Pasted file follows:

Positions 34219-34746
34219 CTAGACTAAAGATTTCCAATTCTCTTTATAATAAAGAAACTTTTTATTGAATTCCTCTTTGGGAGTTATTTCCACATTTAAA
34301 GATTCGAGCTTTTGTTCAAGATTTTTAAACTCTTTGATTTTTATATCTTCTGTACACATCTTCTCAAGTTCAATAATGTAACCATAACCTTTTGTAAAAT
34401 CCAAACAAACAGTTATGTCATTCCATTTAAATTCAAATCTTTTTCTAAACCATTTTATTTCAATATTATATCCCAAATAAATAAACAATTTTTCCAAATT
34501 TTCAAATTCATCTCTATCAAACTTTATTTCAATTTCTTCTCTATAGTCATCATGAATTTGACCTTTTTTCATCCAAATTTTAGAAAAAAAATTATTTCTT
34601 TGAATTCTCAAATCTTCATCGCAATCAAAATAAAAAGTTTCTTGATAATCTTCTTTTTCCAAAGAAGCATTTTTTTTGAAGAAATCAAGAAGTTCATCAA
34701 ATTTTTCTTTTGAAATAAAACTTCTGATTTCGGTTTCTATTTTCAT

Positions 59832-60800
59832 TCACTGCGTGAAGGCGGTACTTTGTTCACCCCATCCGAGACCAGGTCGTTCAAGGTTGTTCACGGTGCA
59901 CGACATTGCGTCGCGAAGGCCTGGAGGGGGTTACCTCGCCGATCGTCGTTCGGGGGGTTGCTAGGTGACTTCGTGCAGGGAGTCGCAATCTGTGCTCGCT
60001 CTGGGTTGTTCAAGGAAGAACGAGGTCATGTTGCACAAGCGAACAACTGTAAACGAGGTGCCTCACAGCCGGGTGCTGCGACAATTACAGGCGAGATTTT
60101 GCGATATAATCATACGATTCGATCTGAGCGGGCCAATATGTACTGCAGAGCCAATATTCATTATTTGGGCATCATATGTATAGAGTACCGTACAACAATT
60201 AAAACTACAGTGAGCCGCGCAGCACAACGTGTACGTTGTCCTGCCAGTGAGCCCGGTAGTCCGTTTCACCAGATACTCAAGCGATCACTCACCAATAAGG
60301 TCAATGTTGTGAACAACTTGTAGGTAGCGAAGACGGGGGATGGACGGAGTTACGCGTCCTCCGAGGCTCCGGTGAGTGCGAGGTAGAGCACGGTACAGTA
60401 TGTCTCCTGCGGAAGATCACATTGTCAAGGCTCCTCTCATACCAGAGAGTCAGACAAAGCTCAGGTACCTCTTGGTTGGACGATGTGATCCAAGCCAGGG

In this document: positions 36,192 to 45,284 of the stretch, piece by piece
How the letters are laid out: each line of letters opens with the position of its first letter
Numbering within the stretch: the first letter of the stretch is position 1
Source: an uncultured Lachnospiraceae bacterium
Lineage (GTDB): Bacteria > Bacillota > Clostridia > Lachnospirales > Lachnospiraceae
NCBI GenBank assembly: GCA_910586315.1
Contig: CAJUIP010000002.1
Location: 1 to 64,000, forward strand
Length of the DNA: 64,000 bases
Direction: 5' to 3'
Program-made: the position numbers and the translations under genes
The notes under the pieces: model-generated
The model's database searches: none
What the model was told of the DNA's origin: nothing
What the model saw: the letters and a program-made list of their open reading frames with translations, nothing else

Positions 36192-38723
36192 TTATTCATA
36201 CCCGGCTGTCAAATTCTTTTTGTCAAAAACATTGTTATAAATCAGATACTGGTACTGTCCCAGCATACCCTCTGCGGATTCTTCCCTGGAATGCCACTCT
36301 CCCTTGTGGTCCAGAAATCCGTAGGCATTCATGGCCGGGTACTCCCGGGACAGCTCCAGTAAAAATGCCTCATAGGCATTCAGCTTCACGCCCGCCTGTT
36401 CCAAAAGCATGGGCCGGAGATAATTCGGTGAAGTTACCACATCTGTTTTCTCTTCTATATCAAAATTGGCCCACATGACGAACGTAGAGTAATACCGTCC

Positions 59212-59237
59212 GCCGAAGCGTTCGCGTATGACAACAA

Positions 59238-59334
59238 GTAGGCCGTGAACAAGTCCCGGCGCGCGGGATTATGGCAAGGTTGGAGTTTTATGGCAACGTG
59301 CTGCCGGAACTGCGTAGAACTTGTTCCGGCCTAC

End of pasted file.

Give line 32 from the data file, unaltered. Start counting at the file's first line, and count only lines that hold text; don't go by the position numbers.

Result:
36192 TTATTCATA